announced a new set of wireless data plans that would require users to
pay extra money if they exceeded monthly limits set on the amount of
data they sent and received through their phones.
On its line of smart phones — including
is the sole carrier — the telecom has for years offered so-called “all
you can eat” plans that allowed users to send and receive an unlimited
amount of data — including e-mails, Web pages, music and video.
The new plans would be a substantial move away from that model. Instead of paying
The company said its
include enough data to satisfy the needs of 98 percent of its smart
phone users. Two gigabytes, it said, was enough to send and receive
“10,000 e-mails (no attachments), plus send/receive 1,500 e-mails with
attachments, plus view 4,000 Web pages, plus post 500 photos to social
media sites, plus watch 200 minutes of streaming video.”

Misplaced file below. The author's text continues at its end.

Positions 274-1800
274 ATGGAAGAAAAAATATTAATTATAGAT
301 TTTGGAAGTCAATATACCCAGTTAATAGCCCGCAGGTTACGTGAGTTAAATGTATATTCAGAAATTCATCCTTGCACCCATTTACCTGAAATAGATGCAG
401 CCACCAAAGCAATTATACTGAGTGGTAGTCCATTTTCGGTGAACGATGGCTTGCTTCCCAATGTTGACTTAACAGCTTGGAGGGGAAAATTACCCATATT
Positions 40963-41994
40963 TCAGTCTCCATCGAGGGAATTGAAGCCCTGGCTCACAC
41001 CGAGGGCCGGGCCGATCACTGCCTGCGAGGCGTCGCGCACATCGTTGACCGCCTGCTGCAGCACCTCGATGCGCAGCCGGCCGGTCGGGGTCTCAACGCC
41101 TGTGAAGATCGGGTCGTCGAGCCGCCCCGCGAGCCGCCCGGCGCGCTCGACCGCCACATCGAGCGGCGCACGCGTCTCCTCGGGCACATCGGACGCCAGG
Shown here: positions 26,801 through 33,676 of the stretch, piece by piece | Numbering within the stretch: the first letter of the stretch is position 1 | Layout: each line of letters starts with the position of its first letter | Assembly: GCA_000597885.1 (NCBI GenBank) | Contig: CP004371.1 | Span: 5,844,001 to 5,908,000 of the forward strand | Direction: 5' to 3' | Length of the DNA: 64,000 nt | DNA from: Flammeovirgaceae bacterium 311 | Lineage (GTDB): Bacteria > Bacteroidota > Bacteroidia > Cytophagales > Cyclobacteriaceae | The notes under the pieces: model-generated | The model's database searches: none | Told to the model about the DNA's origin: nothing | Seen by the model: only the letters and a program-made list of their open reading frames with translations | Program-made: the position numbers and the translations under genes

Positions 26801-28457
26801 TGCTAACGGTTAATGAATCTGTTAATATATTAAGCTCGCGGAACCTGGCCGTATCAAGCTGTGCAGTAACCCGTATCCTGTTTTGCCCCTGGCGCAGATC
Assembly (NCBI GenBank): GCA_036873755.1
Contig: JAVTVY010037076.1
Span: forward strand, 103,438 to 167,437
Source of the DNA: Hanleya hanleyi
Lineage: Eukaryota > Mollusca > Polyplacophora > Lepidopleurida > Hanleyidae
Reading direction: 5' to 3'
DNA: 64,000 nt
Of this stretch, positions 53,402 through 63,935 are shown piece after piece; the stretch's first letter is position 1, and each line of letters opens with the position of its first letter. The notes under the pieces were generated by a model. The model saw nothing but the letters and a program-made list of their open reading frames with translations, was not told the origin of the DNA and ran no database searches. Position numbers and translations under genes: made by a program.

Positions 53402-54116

There will also be a
The limits do not include data sent over local Wi-Fi
networks — an exception that in essence encourages users to wait until
they get home (or to the office) to use their phone for data-intensive
activities like watching Web videos or listen to music. Shifting heavy
use off of cellular networks and over to the broadband Internet would
lighten the load on
The company has come under fire for slow speeds on its wireless networks in major cities — chiefly
— where iPhone usage is highest. Imposing data limits represents a way
for the company to rein in heavy usage of its most data-hungry users,
and thereby increase speeds on its network.
In December, the company hinted at its plans to curb unlimited data consumption.
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